I am interested in how past and current human populations domesticated forests, both in terms of process (identification of specific management practices) and results (modified floristic compositions). Essentially, I am studying the influences of pre-Columbian peoples and modern peoples in Amazonian forests.
During my masters course, I studied pre-Colombian human transformations of forested landscapes in Central Amazonia. Since my masters degree, I am a member of the Terra Preta Nova Research Group at National Institute for Amazonian Research (INPA). The focus of my research is on the spatial distribution of landscape domestication (anthropogenic soils and forests) across geographical regions of Brazilian Amazonia.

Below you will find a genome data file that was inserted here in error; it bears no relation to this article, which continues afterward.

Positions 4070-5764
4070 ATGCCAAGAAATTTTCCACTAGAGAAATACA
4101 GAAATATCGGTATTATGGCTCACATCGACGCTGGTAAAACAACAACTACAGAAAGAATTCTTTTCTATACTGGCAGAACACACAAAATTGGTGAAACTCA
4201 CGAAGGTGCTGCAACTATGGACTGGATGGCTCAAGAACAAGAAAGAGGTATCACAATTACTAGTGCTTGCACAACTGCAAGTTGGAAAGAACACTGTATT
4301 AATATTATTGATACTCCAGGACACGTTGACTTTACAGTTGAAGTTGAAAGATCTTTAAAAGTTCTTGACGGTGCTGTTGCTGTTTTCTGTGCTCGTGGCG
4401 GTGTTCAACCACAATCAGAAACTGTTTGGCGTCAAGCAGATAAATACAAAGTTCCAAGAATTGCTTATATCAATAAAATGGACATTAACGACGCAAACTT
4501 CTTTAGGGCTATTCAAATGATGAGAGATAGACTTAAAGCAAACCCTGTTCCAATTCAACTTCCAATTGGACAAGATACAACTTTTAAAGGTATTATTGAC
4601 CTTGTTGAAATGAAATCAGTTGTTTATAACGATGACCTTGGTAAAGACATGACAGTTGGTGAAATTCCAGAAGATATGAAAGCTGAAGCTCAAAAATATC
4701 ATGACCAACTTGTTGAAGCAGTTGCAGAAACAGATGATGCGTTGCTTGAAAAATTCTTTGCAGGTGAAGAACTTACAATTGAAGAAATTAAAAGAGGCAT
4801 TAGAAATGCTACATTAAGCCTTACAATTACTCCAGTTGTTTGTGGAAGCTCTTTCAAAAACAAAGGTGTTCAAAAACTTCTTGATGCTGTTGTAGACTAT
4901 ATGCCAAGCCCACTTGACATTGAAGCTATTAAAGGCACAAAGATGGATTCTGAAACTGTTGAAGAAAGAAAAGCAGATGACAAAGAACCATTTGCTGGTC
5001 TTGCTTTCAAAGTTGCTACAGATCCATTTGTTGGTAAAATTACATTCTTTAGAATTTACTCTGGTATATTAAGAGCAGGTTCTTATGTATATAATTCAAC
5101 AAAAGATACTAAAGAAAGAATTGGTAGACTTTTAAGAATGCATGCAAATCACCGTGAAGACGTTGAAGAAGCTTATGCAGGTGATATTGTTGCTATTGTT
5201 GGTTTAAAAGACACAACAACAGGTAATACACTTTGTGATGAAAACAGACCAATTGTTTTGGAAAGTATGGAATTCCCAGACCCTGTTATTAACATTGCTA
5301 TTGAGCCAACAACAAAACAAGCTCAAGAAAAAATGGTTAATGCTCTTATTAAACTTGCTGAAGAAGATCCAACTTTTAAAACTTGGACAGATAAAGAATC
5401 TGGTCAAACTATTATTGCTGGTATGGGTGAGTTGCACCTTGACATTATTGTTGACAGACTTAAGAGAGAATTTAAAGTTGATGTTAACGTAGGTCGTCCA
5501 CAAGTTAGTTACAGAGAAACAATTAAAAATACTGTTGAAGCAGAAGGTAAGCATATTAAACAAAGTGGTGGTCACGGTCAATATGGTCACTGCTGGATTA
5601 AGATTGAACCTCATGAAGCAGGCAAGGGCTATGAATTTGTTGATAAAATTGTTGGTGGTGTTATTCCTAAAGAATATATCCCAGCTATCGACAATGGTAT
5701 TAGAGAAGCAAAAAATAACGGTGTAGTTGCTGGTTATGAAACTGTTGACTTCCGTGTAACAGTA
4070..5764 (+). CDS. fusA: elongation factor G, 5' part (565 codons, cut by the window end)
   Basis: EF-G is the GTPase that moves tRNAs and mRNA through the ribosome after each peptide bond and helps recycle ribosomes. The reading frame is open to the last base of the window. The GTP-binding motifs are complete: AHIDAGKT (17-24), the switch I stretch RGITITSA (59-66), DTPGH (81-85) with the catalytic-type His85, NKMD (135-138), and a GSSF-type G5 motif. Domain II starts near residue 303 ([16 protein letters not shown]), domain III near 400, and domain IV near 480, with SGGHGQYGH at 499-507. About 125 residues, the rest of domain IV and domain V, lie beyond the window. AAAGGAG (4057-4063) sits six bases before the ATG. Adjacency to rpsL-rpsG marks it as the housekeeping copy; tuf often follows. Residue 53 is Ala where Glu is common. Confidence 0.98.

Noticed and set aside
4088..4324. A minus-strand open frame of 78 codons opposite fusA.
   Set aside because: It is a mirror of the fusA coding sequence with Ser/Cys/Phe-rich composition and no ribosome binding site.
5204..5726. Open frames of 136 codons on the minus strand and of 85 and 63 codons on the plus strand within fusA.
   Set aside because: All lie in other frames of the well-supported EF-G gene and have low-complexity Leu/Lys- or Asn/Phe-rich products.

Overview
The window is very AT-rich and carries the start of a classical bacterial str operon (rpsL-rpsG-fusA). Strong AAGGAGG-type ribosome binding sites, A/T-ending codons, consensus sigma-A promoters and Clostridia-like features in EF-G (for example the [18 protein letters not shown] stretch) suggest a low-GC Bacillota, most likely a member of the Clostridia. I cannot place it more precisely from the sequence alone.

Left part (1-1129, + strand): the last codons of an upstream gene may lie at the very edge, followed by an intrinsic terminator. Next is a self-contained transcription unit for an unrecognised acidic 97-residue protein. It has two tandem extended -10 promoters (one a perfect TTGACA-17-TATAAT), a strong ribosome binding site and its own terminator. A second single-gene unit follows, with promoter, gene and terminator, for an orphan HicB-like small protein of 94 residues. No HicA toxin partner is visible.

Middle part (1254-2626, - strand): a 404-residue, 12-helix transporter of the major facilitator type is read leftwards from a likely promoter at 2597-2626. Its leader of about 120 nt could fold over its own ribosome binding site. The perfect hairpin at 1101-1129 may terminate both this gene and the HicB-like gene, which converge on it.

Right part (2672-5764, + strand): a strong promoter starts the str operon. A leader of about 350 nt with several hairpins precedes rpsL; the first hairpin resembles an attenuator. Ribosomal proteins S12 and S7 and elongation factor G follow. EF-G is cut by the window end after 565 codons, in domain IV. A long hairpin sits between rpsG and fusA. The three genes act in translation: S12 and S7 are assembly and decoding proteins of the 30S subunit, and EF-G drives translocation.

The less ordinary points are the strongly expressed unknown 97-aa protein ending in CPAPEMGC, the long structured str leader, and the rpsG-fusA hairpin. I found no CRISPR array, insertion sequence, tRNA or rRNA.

I am currently a PhD candidate in Ecology at INPA and at Wageningen University. I am studying the legacy of landscape domestication in the Amazon forest. Forest management by pre-Colombian people may have significantly contributed to ecological patterns documented in current forest. However, the study of landscape domestication practiced by native Amazonian populations and peasants is still in its early stages. With this research I aim to evaluate the effect of past landscape domestication on current Amazonian forests and how this legacy is maintained by current traditional management practices.